Tuesday, February 25, 2014

The Americans, "The Guerrillas"

“The Guerrillas”
March 20, 1961
Starring Darryl Hickman and Dick Davalos
Guest starring Robert Culp, Berry Kroeger, Sonya Wilde, Strother Martin, Norman Alden, Cyril Delevanti, Gertrude Flynn, Pauline Myers, Peggy Stewart, George Kennedy, James Seay, Ken Mayer, Patrick Waltz, Terry Ann Ross, Paul Lambert
Music by Van Alexander
Produced by Frank Telford
Written by Andy Lewis
Directed by John Florea

One of the most unusual television westerns was set during the Civil War. THE AMERICANS starred former child star Darryl Hickman (THE GRAPES OF WRATH) and Dick Davalos (EAST OF EDEN) as brothers from Harpers Ferry who fought on opposite sides. Like MAVERICK, most episodes featured either one brother or the other, and rarely did Hickman and Davalos appear together.

“The Guerrillas” features Davalos as Jeff Canfield, the brother who joined the Virginia Militia, but the best part in the script by Andy Lewis (KLUTE) goes to the great Robert Culp (I SPY). It wasn’t unusual for dramas during this era to act as disguised anthologies, crafting stories around colorful guest actors and leaving room for the stars to just drop in.

Culp plays Finletter, a sensitive sort who joins up with a band of deserters, creeps, and thieves from both sides of the Conflict that use the war as cover for their criminal mischief. He doesn’t seem into it, though; one of the guerrillas calls him a “right peculiar fella.” He got tired of killing for the Union and deserted, joining up with the guerrillas a few days later.

Led by the stuttering Keezer (Berry Kroeger), the cutthroats lay siege to the town where Jeff’s grandfather (Cyril Delevanti) lives, burning homes and hassling the womenfolk. Jeff, on leave from the Confederate Army, doesn’t meet up with them until the end of the second act. Indeed, Lewis and director John Florea are more interested in the bad guys and their internal politics. Paine (Norman Alden) tries to organize an overthrow of Keezer’s leadership, but when it fails, he frames Finletter.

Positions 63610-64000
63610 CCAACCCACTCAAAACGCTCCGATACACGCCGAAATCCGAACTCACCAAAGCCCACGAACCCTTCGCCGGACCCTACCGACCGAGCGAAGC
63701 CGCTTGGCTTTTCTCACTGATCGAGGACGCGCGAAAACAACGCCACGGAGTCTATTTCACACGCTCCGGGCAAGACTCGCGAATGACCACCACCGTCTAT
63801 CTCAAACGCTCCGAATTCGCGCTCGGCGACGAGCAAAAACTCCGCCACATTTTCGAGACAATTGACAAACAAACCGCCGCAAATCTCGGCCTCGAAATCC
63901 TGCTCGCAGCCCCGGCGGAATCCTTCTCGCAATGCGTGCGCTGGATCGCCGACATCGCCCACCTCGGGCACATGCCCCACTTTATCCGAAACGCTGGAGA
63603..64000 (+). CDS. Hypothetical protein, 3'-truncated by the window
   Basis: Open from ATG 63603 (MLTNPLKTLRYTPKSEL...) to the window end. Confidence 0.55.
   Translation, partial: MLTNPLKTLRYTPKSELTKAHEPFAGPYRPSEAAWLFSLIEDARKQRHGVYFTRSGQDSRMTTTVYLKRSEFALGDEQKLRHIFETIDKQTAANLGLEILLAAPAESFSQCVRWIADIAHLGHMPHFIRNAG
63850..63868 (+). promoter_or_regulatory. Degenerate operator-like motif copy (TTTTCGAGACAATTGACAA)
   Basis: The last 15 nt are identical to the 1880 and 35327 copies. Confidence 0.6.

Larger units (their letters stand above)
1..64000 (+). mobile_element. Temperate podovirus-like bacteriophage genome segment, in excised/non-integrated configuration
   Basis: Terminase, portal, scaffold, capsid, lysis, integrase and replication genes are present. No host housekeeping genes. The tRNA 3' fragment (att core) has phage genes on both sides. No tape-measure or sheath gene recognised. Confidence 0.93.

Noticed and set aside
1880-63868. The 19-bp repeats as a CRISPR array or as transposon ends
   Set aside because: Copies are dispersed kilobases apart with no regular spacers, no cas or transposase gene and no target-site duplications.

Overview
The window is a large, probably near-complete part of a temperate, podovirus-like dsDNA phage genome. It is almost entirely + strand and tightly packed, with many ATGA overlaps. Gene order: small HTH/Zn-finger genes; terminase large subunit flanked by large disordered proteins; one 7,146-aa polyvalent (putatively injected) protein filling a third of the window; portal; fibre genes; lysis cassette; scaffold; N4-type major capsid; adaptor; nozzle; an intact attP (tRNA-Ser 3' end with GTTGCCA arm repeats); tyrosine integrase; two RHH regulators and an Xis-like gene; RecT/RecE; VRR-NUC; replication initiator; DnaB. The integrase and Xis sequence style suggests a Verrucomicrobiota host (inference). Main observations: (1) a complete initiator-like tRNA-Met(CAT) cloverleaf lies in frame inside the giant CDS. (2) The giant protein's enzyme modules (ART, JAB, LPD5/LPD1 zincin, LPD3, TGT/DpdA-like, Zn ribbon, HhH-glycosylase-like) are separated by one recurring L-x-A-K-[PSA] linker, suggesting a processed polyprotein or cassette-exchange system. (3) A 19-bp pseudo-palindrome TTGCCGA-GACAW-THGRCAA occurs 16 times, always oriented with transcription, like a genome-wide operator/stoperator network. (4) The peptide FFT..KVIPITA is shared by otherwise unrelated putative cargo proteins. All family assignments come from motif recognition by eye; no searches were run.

In addition to the actors already mentioned, “The Guerrillas” is of interest because of supporting roles taken by Strother Martin and George Kennedy, whose Internet Movie Database profile neglects his part as a friendly deaf-mute who helps Jeff rescue the town from Keezer’s men. A friendship of sorts begins to develop between Jeff and Finletter, who call each other “Yankee” and “Reb,” as they band together, but one feels that it isn’t destined to be a long relationship.

THE AMERICANS premiered on Monday night in RIVERBOAT’s old timeslot against ABC’s CHEYENNE and CBS’ combo of TO TELL THE TRUTH and PETE AND GLADYS. The ratings weren’t there for either brother, and NBC cancelled the series after seventeen episodes.

Saturday, February 22, 2014

Death Follows A Psycho

It used to be common for television studios to squeeze extra revenue out of their failed series by cutting together two disparate episodes and selling the new “movie” into syndication. Usually, the only overhead was a new title sequence, some clumsy inserts and voiceover to tie the episodes together, and an editor (who was probably already on salary) to do the splicing.

And that’s why the obscure DEATH FOLLOWS A PSYCHO doesn’t appear in film reference guides or the Internet Movie Database.

Just nine months after BONANZA aired its 430th and final episode, Lorne Greene returned to series television as the star of GRIFF, in which he played Wade Griffin, a veteran Los Angeles policeman who quit the force after thirty years to become a private eye. Ben Murphy, whose ALIAS SMITH AND JONES ended the same week as BONANZA, joined GRIFF as Griff’s partner and legman, young Mike Murdock.